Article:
She likes to watch some things on tv, but only if they have lots of music. Too many words and you lose her. I think it's good that we've exposed her to some tv, because she seems to ignore it if it's on (unless it's something that draws her in with a song.) And when she does watch it, she doesn't sit there like a zombie. She interacts -- with us, looking to see if we're laughing at the same thing she is, or dancing along, or signing and pointing at things she knows.

Desmond is Claire's buddy now. She tries to play with him, and he circles her feet looking for attention. One day this week, we went to get Claire up from her nap, and who wanders out of her room when we open the door but Desmond! Apparently he wanted to take a little cat nap with her too. Craig told me this week that Desmond was lounged out somewhere, and Claire went and laid her head on him and made a happy little "hmm" sound. He proceed to clean her hair (as best he could given its length.) Love. :)

Claire is thrilled that it's Christmastime. Lights are her favorite right now. We put up the tree and turned on the lights, and she did a crazy little hopping dance around it saying "Preee!" (pretty) She wants to count every one of the lights on the tree (and pretty much any lights she sees anywhere,) one by one. She will get angry if you don't count with her!

She is currently obsessed with counting and knows the numbers 1 through 5 well. She also loves to find the letters o and e everywhere, and knows how to sign c, z, and w too.

Claire onomatopoeia: moo, baa baa, jingle, beep beep beep, meeeooww, arf arf, growling, and a bird sound I can't even imitate because it literally sounds like whistling, but it's somehow made with her throat.

Friday, July 30, 2010

How the Other Half Lives

Craig is in DC for work this week, so I took a week's vacation at work to play stay-at-home-mom. I figured taking off work would be the best idea because we have no way of knowing how Claire is going to react to her daddy being gone all week, and she should have as much of my time and attention as I can possibly give her.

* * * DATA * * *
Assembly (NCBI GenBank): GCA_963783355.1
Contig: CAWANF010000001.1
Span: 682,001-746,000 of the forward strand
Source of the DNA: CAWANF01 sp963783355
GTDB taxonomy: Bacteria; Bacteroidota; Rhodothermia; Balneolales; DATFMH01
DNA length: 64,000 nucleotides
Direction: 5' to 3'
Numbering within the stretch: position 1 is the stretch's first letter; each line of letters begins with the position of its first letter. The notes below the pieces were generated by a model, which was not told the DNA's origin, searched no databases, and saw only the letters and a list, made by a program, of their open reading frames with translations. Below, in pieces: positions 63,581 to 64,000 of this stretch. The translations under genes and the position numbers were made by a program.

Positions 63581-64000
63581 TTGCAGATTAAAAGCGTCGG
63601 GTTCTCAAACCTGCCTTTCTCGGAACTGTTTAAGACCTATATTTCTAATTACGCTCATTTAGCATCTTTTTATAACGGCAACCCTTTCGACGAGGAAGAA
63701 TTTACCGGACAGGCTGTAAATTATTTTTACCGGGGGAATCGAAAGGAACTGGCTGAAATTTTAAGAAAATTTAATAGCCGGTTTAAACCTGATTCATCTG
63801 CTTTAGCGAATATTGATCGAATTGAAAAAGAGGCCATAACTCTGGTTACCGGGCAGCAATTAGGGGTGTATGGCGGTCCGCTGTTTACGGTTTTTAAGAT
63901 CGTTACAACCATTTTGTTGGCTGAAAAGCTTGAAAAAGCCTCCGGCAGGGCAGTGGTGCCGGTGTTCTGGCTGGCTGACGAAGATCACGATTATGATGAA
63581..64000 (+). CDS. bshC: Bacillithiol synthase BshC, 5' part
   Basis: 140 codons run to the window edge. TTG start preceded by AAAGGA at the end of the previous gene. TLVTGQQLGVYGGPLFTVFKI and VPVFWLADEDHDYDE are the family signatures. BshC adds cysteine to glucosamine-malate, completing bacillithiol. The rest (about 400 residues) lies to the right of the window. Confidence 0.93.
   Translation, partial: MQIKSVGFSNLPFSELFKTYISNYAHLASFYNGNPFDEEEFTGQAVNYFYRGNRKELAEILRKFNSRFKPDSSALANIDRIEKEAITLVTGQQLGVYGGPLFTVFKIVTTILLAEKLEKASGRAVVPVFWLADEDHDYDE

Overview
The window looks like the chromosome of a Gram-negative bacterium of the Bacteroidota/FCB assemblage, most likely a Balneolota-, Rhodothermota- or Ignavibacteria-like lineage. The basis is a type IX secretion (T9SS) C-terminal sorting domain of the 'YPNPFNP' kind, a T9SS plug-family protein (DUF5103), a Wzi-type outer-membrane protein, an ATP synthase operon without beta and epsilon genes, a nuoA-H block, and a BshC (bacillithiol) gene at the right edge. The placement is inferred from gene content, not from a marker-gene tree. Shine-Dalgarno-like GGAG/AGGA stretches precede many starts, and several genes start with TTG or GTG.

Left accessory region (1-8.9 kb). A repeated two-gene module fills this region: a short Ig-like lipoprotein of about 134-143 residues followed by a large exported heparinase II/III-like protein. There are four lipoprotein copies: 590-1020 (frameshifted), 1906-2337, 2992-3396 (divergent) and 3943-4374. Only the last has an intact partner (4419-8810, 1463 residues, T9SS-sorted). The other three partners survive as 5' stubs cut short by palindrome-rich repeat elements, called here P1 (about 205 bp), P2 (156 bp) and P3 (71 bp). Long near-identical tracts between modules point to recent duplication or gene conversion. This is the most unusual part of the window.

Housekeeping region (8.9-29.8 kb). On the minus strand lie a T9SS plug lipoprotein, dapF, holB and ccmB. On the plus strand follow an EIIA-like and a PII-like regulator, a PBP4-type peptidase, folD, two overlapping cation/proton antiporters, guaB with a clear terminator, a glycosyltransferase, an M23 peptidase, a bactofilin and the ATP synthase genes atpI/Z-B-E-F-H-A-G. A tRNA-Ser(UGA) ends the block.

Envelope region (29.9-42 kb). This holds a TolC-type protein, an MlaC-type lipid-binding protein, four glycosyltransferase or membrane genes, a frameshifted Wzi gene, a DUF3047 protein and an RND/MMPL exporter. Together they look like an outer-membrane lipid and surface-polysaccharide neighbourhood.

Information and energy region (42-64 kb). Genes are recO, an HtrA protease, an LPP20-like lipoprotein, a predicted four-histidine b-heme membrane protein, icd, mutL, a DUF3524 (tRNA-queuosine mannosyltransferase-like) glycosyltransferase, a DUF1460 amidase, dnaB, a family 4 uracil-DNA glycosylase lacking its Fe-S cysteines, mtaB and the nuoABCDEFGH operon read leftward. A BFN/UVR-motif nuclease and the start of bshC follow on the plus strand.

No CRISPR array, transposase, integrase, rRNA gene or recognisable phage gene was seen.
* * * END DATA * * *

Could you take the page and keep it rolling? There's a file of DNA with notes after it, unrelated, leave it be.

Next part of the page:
So I get to see what it would be like to be a SAHM.

What will complicate this experiment is that I am also combining it with the experience of being a single mom. And I don't know if there is such a thing as a single, stay at home mom. Unless one came into some kind of big settlement or was somehow independently wealthy, that would be a tough one to do... So it may skew the view a bit, but we'll see.


I decided to take it a little easy today because I didn't sleep much last night. Craig had to be up at 3 a.m. to leave for the airport at 4, and so I couldn't sleep well either. So even though I tried not to work too hard, it was still pretty tough on very little sleep.

Craig and I have our days worked out to a solid system, down to the objects we get together for naps and bedtime, and the whole bedtime routine. And having that expectation already set and organized made it a little easier. However, the system only works really well if there are TWO people. Otherwise, it takes a long time to get everything prepped, and to add in things like...eating. Or showering. Etc.

I am now comfortable with peeing with the door open in front of Claire! ("Pee pees! Hooray for Mommy!") She thinks it's a riot because she's not normally allowed in the half bathroom downstairs, so it's like a forbidden wonderland to her. I have to remember to keep the blinds in the office closed though...

I got really anxious at bed time because I was afraid that was going to be the one time Claire would truly notice her daddy wasn't there tonight. When she goes up to her bath, she climbs the stairs and Craig is usually at the top encouraging her. I'm pretty sure she was looking for him tonight. On an ordinary night, before she gets out of the bath, I start rinsing her off, and say, "Let's call Daddy!" and she goes, "Da da da dd ddaaddeee!" Then Craig helps me get her into a towel. Tonight I only asked her if she was ready, but she still called out and looked for daddy. It almost made me cry.

Otherwise she went right to sleep! And then it took me an hour to clean everything up. Ugh.

But the house is weird when I'm here by myself. Every noise is amplified, and I'm just anxious about everything. I never used to feel like this in my apartment, but the house seems so big and empty and, well, scary. Having the alarm set makes me feel better though...


Okay, I totally need to quit my job and be a SAHM. My stress level is just about zero. The only thing giving me any stress at all (and it's minor) is trying to keep Claire on a schedule while getting everything done by myself. But we even managed TWO trips out of the house today: once to the vet to get Desmond's medicine (where Claire got to meet [and sign] doggies!), and then to the grocery store.

BTW, Claire LOVES going in the car. She's like an excited little dog when you say, "Want to go for a ride in the car?" She frantically signs CAR! and makes a beeline for the garage. It's pretty cute.